The Junior ranks have developed players who have represented Scotland at the Commonwealth Games. Picture: John Devlin.

Scottish basketball underwent several changes in the nineties and Fury immediately felt that burden.

Though due promotion into division one, the two groups were combined into a single under-23 league. Just in their second year, Fury were a very young team. Keith was only 17 and his team-mates were just a couple of years older. The odds were against them, playing opponents with much more experience, but “we were always in the top two or three, and we’d got to a couple of cup finals,” John said.

“This really became the best league in Scotland.”

Scottish all-stars like the late Robert Archibald, the only Scot to ever play in the NBA, started out in the under-23s. It became the stage for fierce competition, and Fury pushed their way to the top.

Head coach John Bunyan and assistant Stuart Munnoch. Picture: Lisa McPhillips

In 1998, “as we were about to become the best team in the league,” John explained, “Basketball Scotland pulled the plug on their under-23s.”

The senior league had struggled for numbers, so the under-23 was folded to supplement it. This didn’t slow Fury down though.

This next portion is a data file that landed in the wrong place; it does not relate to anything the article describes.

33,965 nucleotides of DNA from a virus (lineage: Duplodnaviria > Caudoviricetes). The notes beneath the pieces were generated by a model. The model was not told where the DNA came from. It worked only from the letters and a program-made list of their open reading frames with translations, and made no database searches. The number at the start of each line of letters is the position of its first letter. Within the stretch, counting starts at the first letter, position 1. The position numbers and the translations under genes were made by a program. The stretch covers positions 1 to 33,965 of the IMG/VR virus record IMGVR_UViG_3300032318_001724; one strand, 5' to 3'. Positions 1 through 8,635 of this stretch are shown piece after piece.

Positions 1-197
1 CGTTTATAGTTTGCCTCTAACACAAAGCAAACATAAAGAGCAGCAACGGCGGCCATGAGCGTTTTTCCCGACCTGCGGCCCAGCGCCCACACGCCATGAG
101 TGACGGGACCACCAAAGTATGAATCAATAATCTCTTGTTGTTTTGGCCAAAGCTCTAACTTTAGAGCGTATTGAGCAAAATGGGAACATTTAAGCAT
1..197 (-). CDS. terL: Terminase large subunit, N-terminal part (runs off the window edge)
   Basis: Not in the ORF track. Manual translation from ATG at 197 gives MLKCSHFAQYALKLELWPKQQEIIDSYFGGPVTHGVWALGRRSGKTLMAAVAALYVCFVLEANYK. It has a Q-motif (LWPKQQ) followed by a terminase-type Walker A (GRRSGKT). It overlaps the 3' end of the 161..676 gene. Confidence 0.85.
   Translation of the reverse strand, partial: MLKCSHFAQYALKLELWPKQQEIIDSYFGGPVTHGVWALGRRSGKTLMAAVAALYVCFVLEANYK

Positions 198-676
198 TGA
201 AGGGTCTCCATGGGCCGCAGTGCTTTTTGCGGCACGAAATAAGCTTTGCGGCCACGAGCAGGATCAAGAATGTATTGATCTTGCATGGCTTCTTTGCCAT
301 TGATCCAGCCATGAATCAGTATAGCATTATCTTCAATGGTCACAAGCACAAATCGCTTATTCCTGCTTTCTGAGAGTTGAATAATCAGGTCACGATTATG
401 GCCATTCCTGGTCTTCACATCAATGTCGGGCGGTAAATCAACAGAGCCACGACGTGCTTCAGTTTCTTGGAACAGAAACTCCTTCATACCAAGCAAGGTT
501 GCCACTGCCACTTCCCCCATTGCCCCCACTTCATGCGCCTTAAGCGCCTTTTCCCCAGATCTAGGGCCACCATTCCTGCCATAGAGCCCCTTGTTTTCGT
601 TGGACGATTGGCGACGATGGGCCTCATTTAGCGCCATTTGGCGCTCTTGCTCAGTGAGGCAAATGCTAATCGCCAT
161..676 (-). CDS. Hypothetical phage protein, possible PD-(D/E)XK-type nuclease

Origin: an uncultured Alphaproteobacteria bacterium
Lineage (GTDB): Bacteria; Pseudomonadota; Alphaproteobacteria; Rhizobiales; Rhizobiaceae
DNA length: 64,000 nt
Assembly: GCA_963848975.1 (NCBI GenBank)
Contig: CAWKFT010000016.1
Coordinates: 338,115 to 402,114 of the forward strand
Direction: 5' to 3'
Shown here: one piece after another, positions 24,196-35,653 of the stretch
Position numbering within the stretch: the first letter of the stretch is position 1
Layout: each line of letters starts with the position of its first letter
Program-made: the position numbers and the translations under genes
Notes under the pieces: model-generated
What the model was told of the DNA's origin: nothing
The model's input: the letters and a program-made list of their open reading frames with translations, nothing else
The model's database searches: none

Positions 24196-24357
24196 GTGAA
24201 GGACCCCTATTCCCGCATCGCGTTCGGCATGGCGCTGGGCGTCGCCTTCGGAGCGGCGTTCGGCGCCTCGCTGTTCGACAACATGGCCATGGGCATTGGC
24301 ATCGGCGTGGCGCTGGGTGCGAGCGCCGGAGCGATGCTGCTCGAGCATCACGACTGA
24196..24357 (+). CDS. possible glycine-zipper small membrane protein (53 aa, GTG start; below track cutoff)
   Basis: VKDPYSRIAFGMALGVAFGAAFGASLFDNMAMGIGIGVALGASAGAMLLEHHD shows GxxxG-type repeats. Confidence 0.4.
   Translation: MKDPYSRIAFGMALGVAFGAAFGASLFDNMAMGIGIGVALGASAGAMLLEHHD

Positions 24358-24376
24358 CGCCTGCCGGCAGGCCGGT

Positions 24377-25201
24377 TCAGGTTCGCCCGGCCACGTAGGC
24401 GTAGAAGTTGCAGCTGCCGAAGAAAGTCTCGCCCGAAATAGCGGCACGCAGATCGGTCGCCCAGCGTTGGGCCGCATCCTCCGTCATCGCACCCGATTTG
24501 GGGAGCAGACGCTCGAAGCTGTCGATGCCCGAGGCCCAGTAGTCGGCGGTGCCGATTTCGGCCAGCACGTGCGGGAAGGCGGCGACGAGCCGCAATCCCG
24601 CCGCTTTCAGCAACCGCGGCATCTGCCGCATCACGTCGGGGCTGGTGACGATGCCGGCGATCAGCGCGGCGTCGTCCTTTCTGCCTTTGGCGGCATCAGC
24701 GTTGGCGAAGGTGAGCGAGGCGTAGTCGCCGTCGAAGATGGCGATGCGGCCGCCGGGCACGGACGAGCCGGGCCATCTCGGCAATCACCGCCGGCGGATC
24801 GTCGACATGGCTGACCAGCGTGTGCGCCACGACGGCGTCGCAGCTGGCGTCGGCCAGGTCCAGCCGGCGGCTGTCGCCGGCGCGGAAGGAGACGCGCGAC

“Incredibly, within two years we won the men’s league,” John said.

This win solidified Falkirk Fury as a powerhouse in Scottish basketball, and they only grew stronger.

They expanded their programme and now have 16 teams, ranging from under-10s to senior.

The club helped develop leagues in surrounding schools as well. “We’ve just been building,” John said. “It’s not just the club, it’s the entire area of Falkirk.”

Basketball has been popular in Falkirk sicnce the days of Team Solripe. Seen here with coach Kevin Cadle and sports editor Paul New at a reunion in 2013. Picture: Michael Gillen.

They’ve extended much further too, as John helped coach teams in the United States and Europe, and brought coaches back to Falkirk to help his players grow. They’ve even travelled to Belgium several times to compete.

John considers them a very multicultural team, with nine international members in the senior men’s team alone. Stars have been produced much closer to home as well, of course, with their most famous being 2012 Olympian Kieron Achara, from Stirling.

Kieron played on the winning 2000 team, and appreciates the club’s support for Falkirk and the overall basketball community.

“Fury has helped so many young people love the game,” he said.

He knows this from personal experience.

“The club helped me fall in love with the game of basketball,” Kieron explained, “and more importantly made me a better person.”

John believes in this too. “The big thing I’ve realised over the years is that it’s not just about basketball, it’s about life,” he said. Playing basketball teaches his players valuable skills like teamwork and self-discipline.

“I couldn’t have ever predicted [the success],” John continued, “and it’s all down to the players at the end of the day.

“It all came from that group of Falkirk High School players,” he said, reminiscing.

“I remember thinking, ‘these kids are pretty good.’”